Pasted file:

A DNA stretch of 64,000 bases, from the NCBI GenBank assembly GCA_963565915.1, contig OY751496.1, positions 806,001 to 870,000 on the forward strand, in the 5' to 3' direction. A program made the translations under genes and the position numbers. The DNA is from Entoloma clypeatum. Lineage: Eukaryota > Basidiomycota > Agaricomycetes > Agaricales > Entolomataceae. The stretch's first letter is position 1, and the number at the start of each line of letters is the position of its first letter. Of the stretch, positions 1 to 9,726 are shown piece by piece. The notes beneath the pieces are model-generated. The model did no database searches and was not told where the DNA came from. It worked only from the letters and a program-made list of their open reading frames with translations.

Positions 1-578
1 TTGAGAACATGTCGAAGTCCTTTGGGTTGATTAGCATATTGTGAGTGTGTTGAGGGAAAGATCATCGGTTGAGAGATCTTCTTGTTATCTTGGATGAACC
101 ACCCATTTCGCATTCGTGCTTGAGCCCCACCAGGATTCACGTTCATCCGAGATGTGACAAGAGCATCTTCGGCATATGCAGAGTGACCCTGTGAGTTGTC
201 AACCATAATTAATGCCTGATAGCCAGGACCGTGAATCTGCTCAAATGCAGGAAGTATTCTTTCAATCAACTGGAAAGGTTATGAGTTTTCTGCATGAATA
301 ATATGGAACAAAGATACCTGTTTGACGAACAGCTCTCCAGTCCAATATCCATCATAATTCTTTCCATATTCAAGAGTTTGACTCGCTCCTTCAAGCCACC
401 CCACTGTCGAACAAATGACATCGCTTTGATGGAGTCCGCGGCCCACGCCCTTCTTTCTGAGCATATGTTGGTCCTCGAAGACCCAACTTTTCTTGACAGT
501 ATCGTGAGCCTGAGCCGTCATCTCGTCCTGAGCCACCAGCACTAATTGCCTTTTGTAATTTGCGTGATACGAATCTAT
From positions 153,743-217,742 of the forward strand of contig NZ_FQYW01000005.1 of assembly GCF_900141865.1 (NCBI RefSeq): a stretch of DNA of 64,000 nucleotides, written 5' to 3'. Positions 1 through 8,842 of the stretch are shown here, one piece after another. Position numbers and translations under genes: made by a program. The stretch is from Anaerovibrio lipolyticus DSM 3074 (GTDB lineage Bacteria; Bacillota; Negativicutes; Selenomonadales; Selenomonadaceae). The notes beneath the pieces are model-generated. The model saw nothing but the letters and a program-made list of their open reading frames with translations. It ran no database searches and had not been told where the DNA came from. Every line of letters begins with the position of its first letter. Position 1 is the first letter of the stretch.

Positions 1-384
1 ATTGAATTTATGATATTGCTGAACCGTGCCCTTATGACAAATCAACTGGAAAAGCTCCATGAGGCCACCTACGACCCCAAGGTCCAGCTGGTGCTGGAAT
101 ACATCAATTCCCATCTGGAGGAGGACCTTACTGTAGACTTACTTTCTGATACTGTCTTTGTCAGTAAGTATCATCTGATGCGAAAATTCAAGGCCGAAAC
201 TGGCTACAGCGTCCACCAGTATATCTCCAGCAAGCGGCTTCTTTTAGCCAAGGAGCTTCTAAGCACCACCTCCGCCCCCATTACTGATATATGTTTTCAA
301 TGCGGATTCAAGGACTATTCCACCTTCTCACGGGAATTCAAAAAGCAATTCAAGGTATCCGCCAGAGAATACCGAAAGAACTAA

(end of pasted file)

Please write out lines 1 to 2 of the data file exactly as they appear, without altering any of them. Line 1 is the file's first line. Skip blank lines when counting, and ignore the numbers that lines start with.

A DNA stretch of 64,000 bases, from the NCBI GenBank assembly GCA_963565915.1, contig OY751496.1, positions 806,001 to 870,000 on the forward strand, in the 5' to 3' direction. A program made the translations under genes and the position numbers. The DNA is from Entoloma clypeatum. Lineage: Eukaryota > Basidiomycota > Agaricomycetes > Agaricales > Entolomataceae. The stretch's first letter is position 1, and the number at the start of each line of letters is the position of its first letter. Of the stretch, positions 1 to 9,726 are shown piece by piece. The notes beneath the pieces are model-generated. The model did no database searches and was not told where the DNA came from. It worked only from the letters and a program-made list of their open reading frames with translations.

Positions 1-578